Noun

The magazine conducted a poll to find out the favorite 100 movies of all time. A recent poll shows a decrease in the number of teenagers who smoke. The polls are open until 8:00 tonight.

Verb

About half of the people polled had tried smoking. The conservative candidate polled more than 10,000 votes in the last election.
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Recent Examples on the Web: Noun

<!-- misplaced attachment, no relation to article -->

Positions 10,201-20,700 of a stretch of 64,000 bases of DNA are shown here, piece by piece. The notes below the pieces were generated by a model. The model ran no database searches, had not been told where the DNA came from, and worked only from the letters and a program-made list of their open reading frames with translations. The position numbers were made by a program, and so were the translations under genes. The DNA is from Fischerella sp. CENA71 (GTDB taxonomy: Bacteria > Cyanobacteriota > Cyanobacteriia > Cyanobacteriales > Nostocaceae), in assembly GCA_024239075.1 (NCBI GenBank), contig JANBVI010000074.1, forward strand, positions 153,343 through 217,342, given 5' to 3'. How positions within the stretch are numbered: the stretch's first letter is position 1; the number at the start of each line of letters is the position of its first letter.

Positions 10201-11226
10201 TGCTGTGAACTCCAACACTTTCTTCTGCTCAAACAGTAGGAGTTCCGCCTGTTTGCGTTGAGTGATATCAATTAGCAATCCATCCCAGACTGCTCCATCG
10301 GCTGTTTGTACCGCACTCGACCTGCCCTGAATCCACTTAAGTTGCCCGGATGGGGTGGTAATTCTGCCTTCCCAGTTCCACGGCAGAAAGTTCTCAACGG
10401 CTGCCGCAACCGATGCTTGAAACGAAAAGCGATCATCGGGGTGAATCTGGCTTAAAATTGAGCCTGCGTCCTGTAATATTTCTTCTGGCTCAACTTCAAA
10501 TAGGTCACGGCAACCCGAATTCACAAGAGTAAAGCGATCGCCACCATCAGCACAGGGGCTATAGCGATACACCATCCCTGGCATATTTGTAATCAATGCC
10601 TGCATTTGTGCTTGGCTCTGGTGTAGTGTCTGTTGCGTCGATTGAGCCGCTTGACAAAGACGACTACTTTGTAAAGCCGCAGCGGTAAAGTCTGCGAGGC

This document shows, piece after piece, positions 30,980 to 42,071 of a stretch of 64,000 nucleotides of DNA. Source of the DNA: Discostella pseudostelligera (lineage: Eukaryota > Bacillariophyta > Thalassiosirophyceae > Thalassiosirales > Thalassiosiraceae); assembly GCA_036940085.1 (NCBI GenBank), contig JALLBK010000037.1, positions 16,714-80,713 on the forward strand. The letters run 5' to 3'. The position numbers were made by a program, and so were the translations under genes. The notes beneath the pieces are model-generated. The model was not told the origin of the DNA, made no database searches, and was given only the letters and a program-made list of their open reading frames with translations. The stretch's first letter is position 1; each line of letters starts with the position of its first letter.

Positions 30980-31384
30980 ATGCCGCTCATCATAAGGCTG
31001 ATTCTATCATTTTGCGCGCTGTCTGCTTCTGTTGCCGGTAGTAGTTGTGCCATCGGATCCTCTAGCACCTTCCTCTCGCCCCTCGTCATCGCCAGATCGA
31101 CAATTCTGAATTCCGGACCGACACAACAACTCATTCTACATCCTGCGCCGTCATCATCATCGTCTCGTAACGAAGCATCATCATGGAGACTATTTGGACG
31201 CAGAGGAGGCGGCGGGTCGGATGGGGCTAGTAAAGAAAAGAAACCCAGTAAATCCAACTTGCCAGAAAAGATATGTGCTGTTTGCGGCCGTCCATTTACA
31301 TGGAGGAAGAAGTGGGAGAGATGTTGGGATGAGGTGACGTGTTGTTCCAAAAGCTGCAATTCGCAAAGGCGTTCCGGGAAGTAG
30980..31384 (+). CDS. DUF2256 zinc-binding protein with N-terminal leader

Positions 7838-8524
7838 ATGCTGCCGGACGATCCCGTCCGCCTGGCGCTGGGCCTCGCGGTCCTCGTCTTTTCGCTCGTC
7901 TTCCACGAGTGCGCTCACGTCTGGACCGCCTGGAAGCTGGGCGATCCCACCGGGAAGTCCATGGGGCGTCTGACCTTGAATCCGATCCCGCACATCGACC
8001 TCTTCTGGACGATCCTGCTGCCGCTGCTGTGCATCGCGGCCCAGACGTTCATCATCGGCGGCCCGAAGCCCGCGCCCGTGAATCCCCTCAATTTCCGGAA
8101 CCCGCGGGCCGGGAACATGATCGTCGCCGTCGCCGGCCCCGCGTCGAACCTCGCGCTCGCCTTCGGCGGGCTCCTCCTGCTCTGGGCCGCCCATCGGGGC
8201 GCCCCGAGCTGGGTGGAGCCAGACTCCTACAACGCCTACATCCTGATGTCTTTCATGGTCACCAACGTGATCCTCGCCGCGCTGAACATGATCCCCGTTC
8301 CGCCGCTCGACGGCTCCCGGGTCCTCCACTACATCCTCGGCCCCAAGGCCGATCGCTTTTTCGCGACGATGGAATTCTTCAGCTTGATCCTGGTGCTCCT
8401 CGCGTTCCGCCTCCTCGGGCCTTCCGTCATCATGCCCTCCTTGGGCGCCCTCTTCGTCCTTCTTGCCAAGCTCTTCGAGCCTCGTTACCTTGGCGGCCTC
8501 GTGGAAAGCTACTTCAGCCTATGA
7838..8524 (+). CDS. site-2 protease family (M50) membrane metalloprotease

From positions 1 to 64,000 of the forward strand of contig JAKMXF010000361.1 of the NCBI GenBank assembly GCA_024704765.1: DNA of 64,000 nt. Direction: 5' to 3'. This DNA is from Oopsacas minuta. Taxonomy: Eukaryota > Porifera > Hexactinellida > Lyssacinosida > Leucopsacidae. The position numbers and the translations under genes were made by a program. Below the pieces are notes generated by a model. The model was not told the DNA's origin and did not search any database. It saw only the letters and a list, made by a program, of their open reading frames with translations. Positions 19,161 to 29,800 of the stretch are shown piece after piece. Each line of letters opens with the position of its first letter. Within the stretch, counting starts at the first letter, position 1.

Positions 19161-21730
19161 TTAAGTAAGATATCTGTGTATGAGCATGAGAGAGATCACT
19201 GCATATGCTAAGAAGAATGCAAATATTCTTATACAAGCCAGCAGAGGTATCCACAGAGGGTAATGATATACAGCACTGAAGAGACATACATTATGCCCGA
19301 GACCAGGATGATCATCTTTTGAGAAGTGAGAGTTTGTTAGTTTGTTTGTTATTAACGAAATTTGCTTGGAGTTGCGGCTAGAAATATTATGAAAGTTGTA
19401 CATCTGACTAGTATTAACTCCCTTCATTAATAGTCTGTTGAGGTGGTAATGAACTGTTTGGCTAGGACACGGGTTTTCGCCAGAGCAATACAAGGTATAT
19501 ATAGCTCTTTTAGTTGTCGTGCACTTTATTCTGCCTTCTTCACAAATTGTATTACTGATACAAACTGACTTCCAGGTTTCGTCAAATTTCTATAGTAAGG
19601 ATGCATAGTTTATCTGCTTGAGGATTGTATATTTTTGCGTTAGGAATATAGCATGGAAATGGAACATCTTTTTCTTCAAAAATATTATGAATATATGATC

Only 26 percent of Americans approve of congressional Republicans’ handling of the shutdown, compared to Democrats’ 36 percent approval rating, according to the HuffPost poll. Tara Golshan, Vox, "Trump’s approval rating drops to Charlottesville levels during shutdown," 27 Dec. 2018 According to an August Reuters/Ipsos poll, 70 percent of Americans approve of a Medicare-for-all policy, and 60 percent support free college tuition. Rebecca Nelson, Marie Claire, "Party Crashers: These Female Candidates Are Shaking Up The Midterms," 2 Nov. 2018 According to the poll, 74 percent of people supported standardized naming conventions for adaptive cruise control, lane keep, and other features that combine to make up systems like Autopilot. Sean O'kane, The Verge, "Tesla stopped promoting the ‘Full Self-Driving’ option for its cars," 20 Oct. 2018 But Trump may stand on sturdier political footing in the next stage of debate over how to deal with families accused of crossing the border illegally, according to a Washington Post-Schar School poll released last week. Scott Clement, Washington Post, "The public rejected Trump’s child-separation policy, but a majority supports his push to detain families until court hearings," 13 July 2018 Top 10 companies who’ve had a positive impact for Democrats and Republicans according to a Fortune and SurveyMonkey poll. Grace Donnelly, Fortune, "These Are the Fortune 500 Companies Loved by Both Urban and Rural America," 11 July 2018 The skepticism about Social Security's future shows up in one consumer poll after the other. Russ Wiles, azcentral, "Reality check: Social Security will survive, but will it be enough?," 8 July 2018 About 41 percent approved of his international trade policy, and 57 percent disapproved, according to the poll. Alana Abramson, Time, "Most Americans Don't Approve of Trump's Immigration Policies, Poll Finds," 6 July 2018 According to a poll in June, some 44% say Supreme Court judges older than 65 should not be allowed to give judgments; 33% disagree. The Economist, "Poland’s government sacks a third of its Supreme Court," 5 July 2018